With economic uncertainty weighing on financial market performance, investors are considering how best to position their portfolios.
Earlier this year, the International Monetary Fund forecast global GDP to contract by nearly 5% in 2020. While Fitch Ratings more recently projected less damage — a contraction of 4.4% — based on the swift recovery since the spring’s shutdowns, it said it expected the recovery pace to slow from here.
With the pandemic resulting in considerable uncertainty and volatility in the financial markets, investors require “rigorous” long-term asset allocation plans, said Vjosana Klosi, director of portfolio construction at CIBC Asset Management, in a Sept. 23 interview.
To create those plans, financial advisors must understand the “driving forces of the risk-and-return dynamics within the various asset classes,” she said.
Klosi outlined some of those forces.
“A dominating theme in the current environment is that we’re seeing lower expected returns versus historical estimates for both equities and fixed income,” she said.
In fixed income, lower long-term returns are attributable to low interest rates.
Further, given that rates are already at or near zero around the world, central banks can’t materially reduce them during a potential second downturn. As a result, “the diversification benefits of bonds could prove to be limited,” Klosi said.
Faced with lower expected returns and reduced diversification benefits, Klosi recommended strategic allocations to fixed income.
Specifically, “we are recommending greater asset class diversification … through investments in actively managed higher-quality credit or multi-sector products,” she said.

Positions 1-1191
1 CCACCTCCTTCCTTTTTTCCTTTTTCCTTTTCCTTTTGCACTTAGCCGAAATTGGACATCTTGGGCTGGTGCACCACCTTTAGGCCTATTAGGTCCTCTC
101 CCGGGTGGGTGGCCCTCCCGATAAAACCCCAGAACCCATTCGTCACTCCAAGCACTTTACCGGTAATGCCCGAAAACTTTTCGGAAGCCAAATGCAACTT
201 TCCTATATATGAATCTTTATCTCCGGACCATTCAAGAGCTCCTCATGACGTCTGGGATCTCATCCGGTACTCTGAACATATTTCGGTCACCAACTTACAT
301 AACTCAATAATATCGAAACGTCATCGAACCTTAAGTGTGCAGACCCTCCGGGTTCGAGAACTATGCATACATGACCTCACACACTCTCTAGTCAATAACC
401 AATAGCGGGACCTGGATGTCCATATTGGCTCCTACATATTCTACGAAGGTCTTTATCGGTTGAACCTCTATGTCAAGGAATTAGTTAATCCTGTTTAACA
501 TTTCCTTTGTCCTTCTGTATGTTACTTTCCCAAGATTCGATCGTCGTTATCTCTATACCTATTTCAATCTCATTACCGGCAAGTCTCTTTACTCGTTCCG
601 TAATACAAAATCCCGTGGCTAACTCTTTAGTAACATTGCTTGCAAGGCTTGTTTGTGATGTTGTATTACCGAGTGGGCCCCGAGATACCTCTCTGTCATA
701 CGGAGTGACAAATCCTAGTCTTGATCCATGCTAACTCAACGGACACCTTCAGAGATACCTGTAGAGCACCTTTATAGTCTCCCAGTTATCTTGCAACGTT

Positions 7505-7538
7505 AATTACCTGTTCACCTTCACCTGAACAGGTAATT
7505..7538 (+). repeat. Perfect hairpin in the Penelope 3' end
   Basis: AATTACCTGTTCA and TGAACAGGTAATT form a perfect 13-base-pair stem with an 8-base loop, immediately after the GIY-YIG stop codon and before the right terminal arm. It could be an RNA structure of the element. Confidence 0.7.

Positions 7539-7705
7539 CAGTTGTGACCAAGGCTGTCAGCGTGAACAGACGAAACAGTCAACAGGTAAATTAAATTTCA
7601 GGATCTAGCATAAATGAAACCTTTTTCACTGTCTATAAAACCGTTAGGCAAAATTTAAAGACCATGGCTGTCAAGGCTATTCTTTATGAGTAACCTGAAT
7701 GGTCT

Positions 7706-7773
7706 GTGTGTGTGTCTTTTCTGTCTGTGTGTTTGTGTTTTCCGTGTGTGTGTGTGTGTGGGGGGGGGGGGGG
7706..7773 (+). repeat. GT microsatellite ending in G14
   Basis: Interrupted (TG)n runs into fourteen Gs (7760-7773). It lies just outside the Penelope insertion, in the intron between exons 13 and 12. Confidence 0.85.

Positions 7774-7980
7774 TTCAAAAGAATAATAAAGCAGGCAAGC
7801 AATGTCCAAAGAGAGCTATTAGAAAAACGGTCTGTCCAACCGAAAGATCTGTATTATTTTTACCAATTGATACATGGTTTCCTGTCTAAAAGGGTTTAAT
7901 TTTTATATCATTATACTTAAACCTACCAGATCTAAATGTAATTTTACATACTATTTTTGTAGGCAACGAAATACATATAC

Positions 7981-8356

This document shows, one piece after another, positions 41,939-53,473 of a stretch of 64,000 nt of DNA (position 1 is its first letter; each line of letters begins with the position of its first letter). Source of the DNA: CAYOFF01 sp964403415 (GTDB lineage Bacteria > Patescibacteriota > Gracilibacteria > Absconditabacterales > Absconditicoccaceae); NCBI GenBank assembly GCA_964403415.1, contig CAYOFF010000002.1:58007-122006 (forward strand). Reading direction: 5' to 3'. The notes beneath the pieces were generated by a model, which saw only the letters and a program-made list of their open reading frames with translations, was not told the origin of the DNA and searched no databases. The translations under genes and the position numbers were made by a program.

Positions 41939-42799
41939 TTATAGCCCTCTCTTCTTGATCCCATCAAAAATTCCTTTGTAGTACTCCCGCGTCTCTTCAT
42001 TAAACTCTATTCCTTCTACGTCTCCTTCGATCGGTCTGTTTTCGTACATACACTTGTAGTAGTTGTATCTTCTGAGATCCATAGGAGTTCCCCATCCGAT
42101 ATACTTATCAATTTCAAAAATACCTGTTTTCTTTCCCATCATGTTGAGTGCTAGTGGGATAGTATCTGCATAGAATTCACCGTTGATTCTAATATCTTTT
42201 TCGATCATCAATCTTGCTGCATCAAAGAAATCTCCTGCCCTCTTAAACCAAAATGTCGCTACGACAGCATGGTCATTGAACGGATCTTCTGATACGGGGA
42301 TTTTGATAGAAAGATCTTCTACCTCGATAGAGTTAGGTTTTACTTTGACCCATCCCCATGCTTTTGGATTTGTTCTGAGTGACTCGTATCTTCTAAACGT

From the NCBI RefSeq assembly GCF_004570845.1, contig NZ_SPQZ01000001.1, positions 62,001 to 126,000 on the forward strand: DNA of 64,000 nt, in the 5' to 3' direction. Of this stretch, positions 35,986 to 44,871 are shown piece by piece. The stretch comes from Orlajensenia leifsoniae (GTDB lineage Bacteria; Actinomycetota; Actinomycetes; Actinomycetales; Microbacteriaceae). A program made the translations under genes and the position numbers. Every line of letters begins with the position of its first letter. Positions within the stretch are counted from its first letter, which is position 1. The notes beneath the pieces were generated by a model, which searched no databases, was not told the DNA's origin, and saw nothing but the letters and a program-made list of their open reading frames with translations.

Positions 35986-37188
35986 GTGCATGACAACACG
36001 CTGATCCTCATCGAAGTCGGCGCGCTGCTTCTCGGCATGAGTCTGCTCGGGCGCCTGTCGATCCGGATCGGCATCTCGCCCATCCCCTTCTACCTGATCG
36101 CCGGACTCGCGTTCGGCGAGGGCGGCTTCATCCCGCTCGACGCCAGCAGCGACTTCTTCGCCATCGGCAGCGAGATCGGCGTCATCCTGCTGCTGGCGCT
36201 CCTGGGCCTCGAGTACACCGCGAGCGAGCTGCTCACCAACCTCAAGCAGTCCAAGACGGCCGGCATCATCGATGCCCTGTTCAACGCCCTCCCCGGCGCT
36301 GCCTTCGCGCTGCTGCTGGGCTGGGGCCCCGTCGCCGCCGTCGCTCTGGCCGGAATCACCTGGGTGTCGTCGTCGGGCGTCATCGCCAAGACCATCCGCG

Liquid alternatives can also improve diversification and manage downside risk in fixed income, she added.
Active management in the asset class is particularly important during the post-crisis recovery to better manage the growing divergence in performance among sectors and countries, Klosi said.
She also noted that corporate and high-yield credit should provide more yield pickup relative to lower-yielding government bonds in many developed countries — though she added a caveat.
“The consensus view amongst strategists is that this is, however, expected to come with increased volatility,” Klosi said. “As such, it’s important to continue to be well diversified within the credit universe.”
Another force in play is inflationary risk.
“The massive fiscal and monetary support by developed countries’ governments could result in increased inflation in the long term,” Klosi said.
“As such, a greater focus on inflation-mitigating strategies, such as real return bonds and commodities, might be appropriate in the long term once we see the economy has started to stabilize.”
Within equities, Klosi said Canadian and international stocks are favoured relative to U.S. ones based on a persistent valuation gap. “Current valuation levels in the U.S. are in the top 1% versus their historical levels,” she said.
Emerging markets stocks are generally expected to provide additional premium based on higher long-term growth prospects. However, those markets vary in how well they’re addressing the pandemic, so investors who choose emerging markets should have the appropriate risk profile, Klosi said.
Also within equities, strategic allocations to private assets and other alternatives are another option to address returns and diversification in balanced portfolios, she said.
This article is part of the AdvisorToGo program, powered by CIBC. It was written without input from the sponsor.